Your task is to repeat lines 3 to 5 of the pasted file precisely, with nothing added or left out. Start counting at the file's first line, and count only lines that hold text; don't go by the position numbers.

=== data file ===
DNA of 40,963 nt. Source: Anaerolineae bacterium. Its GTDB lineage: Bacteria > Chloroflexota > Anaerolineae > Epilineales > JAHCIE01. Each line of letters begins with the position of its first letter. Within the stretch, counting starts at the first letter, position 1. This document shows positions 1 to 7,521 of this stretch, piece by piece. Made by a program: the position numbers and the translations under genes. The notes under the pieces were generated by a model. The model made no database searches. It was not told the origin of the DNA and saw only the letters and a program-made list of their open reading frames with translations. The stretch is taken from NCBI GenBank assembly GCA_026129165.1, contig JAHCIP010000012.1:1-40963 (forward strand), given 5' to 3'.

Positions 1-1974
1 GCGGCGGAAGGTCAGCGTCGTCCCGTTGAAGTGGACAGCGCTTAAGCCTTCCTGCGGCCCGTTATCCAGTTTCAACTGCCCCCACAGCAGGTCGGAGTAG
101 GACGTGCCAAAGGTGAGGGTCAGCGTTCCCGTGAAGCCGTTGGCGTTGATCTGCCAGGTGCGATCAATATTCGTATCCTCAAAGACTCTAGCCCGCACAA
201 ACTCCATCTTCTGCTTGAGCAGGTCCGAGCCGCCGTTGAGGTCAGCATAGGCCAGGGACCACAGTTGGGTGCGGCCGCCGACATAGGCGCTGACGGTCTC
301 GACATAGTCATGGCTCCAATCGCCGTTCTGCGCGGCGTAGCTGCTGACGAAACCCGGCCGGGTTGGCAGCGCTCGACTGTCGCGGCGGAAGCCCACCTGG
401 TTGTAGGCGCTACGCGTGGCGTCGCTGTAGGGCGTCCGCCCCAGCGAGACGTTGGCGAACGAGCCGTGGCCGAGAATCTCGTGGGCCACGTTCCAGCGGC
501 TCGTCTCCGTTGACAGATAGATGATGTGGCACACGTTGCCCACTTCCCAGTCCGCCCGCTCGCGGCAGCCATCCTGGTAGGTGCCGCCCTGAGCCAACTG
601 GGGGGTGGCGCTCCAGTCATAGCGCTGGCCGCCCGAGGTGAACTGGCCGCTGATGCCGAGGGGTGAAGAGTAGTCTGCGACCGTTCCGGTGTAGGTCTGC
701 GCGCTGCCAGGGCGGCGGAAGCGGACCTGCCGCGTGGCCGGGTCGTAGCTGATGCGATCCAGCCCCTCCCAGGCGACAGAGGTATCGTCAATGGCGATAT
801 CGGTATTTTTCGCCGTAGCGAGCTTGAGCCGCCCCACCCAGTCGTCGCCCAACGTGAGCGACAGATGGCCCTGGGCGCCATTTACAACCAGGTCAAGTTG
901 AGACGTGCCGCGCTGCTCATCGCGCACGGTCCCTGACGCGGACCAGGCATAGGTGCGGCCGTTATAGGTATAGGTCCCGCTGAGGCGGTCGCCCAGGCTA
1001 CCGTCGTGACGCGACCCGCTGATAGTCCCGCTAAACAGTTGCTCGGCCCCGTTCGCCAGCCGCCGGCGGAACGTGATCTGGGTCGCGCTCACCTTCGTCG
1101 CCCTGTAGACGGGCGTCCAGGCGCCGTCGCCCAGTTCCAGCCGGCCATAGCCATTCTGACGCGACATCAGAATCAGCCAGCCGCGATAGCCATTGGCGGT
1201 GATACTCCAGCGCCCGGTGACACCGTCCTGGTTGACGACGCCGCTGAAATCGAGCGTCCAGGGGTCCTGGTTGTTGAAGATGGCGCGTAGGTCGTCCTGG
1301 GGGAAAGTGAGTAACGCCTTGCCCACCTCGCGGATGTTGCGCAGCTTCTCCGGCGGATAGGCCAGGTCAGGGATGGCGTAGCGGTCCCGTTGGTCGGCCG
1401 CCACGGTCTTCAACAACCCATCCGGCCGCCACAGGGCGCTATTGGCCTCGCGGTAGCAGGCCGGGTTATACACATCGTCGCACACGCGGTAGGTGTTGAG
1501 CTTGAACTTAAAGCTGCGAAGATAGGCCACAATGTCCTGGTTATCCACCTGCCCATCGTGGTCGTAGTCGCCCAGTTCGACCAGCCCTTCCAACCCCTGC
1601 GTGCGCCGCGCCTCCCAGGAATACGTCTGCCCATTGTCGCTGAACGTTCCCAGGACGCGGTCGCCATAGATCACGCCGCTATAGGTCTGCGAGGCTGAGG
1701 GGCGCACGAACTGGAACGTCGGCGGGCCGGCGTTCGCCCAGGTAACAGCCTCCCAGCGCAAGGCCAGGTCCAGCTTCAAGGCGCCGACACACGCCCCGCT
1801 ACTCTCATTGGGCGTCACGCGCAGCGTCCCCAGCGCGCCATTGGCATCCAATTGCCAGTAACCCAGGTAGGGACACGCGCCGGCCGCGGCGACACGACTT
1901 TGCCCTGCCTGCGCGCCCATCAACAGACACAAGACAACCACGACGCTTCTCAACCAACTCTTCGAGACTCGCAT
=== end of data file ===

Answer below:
1 GCGGCGGAAGGTCAGCGTCGTCCCGTTGAAGTGGACAGCGCTTAAGCCTTCCTGCGGCCCGTTATCCAGTTTCAACTGCCCCCACAGCAGGTCGGAGTAG
101 GACGTGCCAAAGGTGAGGGTCAGCGTTCCCGTGAAGCCGTTGGCGTTGATCTGCCAGGTGCGATCAATATTCGTATCCTCAAAGACTCTAGCCCGCACAA
201 ACTCCATCTTCTGCTTGAGCAGGTCCGAGCCGCCGTTGAGGTCAGCATAGGCCAGGGACCACAGTTGGGTGCGGCCGCCGACATAGGCGCTGACGGTCTC